What followed was a characteristically drama-filled 24 hours. Some headed northwest towards Islay while others waited nervously on standby for news. A couple of unconfirmed reports throughout the afternoon and evening did nothing to settle the nerves, although both eventually came to nothing and, despite searching across Islay by perhaps several crews over the weekend, there was no further sign. A final twist in the tale came late on 10th, when there was a reported sighting off Rhunahaorine Point on the Kintyre peninsula on 9th, although subsequent searching has again drawn a blank. Although birders are sparse in the region compared to the east coast, the feeling is that we are yet to see the last of the bird in summer 2013...

Ascension Frigatebird
Ascension Frigatebird at Bowmore — will it be refound before the summer is out? (Photo: Jim Sim)

By contrast, high-density observer coverage largely explains why the Northeast's Bridled Tern was trackable as it gave birders an entertaining run-around during the week, being seen in three counties. After showing no sign on the Farne Islands on 4th, the bird visited the Cresswell, Druridge and East Chevington area throughout Friday, although it was erratic and mobile and had disappeared by the following morning. The reason became apparent in the early afternoon, as Adrian Pitches relocated the bird 45 miles to the south at Saltholme (Cleveland) — subscribers can read his account of the tale in our webzine. However, it lasted just an hour there before flying back out to sea and then reappearing at East Chevington by 18:40. Its erratic appearances in the Druridge Bay area continued until 8th, before it was seen from a boat off Coquet Island on 9th and then, in the late morning on 10th, flew south past Flamborough Head (E Yorks)! Where next? If anywhere, north Norfolk seems a fair bet.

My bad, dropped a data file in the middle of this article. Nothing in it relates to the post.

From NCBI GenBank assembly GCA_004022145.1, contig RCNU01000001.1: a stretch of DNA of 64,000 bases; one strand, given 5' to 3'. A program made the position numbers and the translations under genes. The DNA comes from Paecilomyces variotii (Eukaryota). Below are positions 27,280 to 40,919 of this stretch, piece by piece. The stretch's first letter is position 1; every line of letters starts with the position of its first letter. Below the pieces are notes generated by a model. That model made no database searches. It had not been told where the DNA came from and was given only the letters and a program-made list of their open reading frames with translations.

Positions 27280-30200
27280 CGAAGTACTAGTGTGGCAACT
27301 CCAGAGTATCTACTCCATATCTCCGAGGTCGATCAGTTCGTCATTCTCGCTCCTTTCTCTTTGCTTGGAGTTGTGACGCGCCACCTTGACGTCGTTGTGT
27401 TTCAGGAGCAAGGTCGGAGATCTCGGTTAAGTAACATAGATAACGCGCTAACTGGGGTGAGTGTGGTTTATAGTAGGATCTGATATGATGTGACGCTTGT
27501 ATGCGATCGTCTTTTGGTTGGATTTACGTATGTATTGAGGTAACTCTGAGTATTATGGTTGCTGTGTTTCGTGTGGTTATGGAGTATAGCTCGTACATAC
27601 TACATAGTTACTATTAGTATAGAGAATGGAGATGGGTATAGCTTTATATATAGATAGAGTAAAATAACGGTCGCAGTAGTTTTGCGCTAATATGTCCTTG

Bridled Tern
Bridled Tern, Farne Islands, Northumberland (Photo: Nigel Leeming)

Bridled Tern
Bridled Tern, Farne Islands, Northumberland (Photo: Josh Jones)